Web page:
In 1789, as the Bounty made its return voyage through the western Pacific Ocean, disgruntled crewmen seized control from their captain, William Bligh. The mutineers set Bligh and the eighteen men who remained loyal to him adrift in one of the ship’s boats, with minimal food and only four cutlasses for weapons.
In the two centuries since, the mutiny and its aftermath have become the stuff of legend. Millions of words have been written about it; it has been the subject of novels, plays, feature films and documentaries. The story’s two protagonists – Bligh and his mutinous deputy, Fletcher Christian – are cast as villain and hero, but which is which depends on which account you read.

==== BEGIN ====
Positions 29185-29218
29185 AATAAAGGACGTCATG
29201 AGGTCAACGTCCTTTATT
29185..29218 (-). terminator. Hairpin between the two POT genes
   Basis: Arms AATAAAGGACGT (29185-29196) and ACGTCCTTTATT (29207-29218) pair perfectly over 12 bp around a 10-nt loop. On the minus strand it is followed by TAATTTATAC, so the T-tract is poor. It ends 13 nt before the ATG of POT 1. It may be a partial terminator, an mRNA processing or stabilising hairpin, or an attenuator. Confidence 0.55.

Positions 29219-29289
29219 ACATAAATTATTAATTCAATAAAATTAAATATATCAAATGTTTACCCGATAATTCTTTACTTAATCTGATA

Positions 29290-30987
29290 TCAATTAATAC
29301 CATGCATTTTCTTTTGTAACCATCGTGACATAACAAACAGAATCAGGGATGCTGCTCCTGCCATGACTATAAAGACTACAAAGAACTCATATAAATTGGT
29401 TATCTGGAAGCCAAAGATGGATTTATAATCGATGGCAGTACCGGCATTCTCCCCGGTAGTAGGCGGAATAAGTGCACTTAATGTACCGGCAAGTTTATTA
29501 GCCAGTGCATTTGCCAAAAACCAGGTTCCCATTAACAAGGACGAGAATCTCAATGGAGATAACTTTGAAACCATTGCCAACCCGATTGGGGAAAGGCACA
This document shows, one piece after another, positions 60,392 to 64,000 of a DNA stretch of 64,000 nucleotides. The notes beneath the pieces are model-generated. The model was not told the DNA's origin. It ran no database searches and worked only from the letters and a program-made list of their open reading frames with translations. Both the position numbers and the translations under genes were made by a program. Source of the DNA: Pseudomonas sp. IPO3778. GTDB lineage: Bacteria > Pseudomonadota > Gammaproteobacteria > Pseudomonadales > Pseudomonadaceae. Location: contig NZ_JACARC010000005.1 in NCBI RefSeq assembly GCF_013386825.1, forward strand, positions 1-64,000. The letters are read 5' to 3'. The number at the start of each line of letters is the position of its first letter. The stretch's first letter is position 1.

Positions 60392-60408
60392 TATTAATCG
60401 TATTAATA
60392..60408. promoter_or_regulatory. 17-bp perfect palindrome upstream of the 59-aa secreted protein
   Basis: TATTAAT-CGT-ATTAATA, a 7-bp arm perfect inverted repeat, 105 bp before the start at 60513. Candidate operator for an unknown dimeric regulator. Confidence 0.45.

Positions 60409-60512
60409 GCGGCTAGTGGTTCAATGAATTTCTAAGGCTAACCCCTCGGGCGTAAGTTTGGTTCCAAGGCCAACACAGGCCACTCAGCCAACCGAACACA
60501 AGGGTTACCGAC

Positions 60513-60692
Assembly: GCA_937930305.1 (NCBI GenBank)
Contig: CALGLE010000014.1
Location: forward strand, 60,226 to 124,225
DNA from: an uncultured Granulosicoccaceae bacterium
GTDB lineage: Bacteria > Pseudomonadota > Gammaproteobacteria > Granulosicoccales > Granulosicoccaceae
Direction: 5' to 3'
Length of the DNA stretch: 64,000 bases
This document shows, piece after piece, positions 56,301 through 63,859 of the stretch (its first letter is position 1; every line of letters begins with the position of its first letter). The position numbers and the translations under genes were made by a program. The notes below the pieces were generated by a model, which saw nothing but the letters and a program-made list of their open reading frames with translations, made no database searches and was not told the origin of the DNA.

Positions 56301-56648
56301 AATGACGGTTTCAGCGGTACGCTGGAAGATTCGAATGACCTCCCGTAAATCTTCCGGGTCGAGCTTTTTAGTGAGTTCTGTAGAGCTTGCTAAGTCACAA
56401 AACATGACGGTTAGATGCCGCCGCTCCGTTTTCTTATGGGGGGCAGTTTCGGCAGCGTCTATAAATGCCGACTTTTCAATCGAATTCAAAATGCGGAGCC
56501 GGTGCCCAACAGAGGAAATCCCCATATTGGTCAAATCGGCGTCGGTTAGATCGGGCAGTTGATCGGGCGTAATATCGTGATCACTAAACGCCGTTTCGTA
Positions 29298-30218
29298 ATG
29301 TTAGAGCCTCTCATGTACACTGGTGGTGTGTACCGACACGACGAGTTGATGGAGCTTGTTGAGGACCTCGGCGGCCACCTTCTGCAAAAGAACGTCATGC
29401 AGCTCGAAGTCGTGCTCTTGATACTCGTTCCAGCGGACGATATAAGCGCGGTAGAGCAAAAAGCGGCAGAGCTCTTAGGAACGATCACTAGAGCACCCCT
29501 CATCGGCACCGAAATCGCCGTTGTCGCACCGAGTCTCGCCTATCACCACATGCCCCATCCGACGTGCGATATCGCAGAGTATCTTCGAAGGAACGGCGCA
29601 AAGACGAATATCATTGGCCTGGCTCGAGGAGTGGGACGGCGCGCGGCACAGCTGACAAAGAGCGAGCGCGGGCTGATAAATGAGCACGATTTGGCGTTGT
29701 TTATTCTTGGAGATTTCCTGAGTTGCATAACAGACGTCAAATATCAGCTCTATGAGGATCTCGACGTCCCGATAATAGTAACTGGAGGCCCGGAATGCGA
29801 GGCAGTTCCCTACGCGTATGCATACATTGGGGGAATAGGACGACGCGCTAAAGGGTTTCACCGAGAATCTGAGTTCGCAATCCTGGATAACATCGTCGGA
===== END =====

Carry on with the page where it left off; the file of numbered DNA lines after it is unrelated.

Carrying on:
In 'Mutiny, Mayhem, Mythology', Alan Frost looks past these inherited narratives to shed new light on the infamous expedition and its significance. Returning to the very first accounts of the mutiny, he shows how gaps, misconceptions and hidden agendas crept into the historical record and have shaped it ever since.